Search Results

You are looking at 1 - 3 of 3 items for

  • Author: Cheri L Deal x
Clear All Modify Search
Free access

Werner F Blum, Cheri Deal, Alan G Zimmermann, Elena P Shavrikova, Christopher J Child, Charmian A Quigley, Stenvert L S Drop, Gordon B Cutler Jr and Ron G Rosenfeld

Objective

We assessed the characteristics of children initially diagnosed with idiopathic isolated GH deficiency (IGHD) who later developed additional (multiple) pituitary hormone deficiencies (MPHD).

Design

Data were analyzed for 5805 pediatric patients with idiopathic IGHD, who were GH-naïve at baseline and GH-treated in the multinational, observational Genetics and Neuroendocrinology of Short Stature International Study.

Methods

Development of MPHD was assessed from investigator diagnoses, adverse events, and concomitant medications. Analyses were performed for all patients and for those who developed MPHD within 4.5 years or had ≥3.5 years, follow-up and continued to have IGHD (4-year cohort).

Results

MPHD developed in 118/5805 (2.0%) children overall, and in 96/1757 (5.5%) in the 4-year cohort. Patients who developed MPHD had more profound GHD, with decreased height SDS, IGF1 SDS and peak stimulated GH, and greater height decrement vs target, compared with children who continued to have IGHD (P<0.001 for each variable). Delivery complications, congenital anomalies, and perinatal/neonatal adverse events occurred more frequently in patients who developed MPHD. The most frequent additional deficiency was TSH (82 patients overall); four patients developed two pituitary hormone deficiencies and one developed three deficiencies. Multivariable logistic regression indicated that years of follow-up (odds ratio 1.55), baseline age (1.17), baseline height SDS (0.69), and peak stimulated GH (0.64) were associated with the development of MPHD.

Conclusions

MPHD is more likely to develop in patients with more severe idiopathic IGHD. Older baseline age, lower baseline height SDS, and longer follow-up duration are associated with increased risk of development of MPHD.

Free access

Christopher J Child, Werner F Blum, Cheri Deal, Alan G Zimmermann, Charmian A Quigley, Stenvert L S Drop, Gordon B Cutler Jr and Ron G Rosenfeld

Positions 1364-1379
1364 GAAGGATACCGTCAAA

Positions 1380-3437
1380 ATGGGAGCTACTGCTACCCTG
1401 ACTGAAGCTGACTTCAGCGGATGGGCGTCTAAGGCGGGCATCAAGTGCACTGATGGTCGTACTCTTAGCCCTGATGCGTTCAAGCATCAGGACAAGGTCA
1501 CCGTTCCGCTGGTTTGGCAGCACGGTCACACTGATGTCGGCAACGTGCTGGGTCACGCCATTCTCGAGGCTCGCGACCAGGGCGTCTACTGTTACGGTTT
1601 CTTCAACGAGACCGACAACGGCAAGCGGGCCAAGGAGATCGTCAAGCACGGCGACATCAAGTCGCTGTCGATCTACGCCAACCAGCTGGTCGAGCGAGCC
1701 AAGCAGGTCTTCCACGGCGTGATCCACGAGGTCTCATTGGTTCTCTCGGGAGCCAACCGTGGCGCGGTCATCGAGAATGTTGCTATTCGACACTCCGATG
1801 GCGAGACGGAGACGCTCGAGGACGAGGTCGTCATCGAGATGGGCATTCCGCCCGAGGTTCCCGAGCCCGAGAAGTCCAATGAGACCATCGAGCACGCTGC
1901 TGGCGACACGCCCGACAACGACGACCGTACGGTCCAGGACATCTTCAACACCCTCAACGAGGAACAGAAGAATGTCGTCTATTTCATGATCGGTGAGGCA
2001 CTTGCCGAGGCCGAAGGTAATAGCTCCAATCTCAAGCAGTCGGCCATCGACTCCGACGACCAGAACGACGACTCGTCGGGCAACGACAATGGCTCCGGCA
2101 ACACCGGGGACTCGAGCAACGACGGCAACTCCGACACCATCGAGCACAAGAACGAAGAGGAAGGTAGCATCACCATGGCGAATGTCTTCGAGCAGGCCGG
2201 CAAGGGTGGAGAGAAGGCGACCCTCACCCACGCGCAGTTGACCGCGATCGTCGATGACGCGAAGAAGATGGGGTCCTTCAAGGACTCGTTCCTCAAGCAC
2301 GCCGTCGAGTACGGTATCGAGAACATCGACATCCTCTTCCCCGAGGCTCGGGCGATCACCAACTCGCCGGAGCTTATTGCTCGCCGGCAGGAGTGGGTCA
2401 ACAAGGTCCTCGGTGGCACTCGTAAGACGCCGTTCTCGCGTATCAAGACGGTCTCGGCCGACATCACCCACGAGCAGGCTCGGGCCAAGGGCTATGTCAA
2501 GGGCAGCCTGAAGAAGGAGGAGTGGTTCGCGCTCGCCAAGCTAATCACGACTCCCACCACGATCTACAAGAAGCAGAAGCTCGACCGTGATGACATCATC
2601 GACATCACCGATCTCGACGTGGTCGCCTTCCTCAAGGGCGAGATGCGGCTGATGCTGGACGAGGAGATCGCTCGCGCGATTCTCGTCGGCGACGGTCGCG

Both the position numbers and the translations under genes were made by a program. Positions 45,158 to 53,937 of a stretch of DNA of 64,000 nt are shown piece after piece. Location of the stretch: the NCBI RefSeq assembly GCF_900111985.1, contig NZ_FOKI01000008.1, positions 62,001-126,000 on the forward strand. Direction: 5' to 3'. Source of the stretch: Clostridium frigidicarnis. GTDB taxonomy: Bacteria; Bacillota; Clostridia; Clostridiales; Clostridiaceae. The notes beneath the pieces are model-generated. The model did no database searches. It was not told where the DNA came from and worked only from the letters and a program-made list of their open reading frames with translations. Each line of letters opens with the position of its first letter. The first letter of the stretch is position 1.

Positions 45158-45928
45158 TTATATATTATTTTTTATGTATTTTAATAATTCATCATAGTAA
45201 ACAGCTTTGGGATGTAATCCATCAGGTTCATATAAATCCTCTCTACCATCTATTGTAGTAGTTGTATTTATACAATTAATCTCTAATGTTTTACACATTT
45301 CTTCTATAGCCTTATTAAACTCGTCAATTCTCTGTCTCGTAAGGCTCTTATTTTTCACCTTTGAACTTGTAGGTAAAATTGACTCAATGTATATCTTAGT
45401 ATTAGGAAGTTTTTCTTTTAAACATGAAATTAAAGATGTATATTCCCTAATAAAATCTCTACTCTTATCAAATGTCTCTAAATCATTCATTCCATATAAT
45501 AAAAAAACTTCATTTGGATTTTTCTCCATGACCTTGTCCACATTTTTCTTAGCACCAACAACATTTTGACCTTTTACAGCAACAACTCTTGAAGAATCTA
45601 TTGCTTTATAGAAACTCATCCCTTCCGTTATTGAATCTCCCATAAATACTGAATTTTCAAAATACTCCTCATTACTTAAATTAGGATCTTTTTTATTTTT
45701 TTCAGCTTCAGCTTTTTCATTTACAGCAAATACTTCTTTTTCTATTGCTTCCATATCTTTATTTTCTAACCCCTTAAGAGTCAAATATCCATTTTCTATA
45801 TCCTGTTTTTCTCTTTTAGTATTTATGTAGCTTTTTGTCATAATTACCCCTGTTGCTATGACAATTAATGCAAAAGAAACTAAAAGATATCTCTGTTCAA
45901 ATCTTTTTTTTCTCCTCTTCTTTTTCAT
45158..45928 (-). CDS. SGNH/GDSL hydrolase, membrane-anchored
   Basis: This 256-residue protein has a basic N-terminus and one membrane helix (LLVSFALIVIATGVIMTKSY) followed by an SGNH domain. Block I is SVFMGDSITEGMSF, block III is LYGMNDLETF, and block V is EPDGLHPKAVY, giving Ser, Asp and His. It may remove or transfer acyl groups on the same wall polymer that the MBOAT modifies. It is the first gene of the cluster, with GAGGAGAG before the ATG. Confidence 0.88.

Objective

To determine characteristics of children initially diagnosed with isolated growth hormone deficiency (IGHD) of organic aetiology, who later developed multiple pituitary hormone deficiencies (MPHD).

Design

Data were analysed for 716 growth hormone-treated children with organic IGHD, who were growth hormone-naïve at baseline in the multinational, observational Genetics and Neuroendocrinology of Short Stature International Study.

Methods

Development of MPHD was ascertained from investigator-provided diagnoses, adverse events and concomitant medications. Analyses were performed for all patients and separately for those who developed MPHD within 4.5 years or had >3.5 years follow-up and continued to have IGHD (4-year cohort).

Results

MPHD developed in 71/716 (9.9%) children overall, and in 60/290 (20.7%) in the 4-year cohort. The most frequent additional deficiencies were thyroid-stimulating hormone (47 patients) and gonadotropins (23 patients). Compared with those who remained with IGHD, children who developed MPHD had more severe GHD at study entry, significantly lower baseline insulin-like growth factor1, peak stimulated growth hormone, and more frequent diagnosis of intracranial tumour or mutation of gene(s) controlling hypothalamic–pituitary development and/or function. Multivariate logistic regression analyses identified female gender, longer follow-up, higher baseline age and lower peak stimulated growth hormone as predictors of MPHD development.

Conclusions

MPHD is more likely to develop in patients with severe organic IGHD, especially those with history of intracranial tumour or mutation of gene(s) controlling hypothalamic–pituitary development and/or function. Older baseline age, female gender and longer follow-up duration were also associated with higher incidence of MPHD. Long-term monitoring of pituitary function is recommended, irrespective of the aetiology of GHD.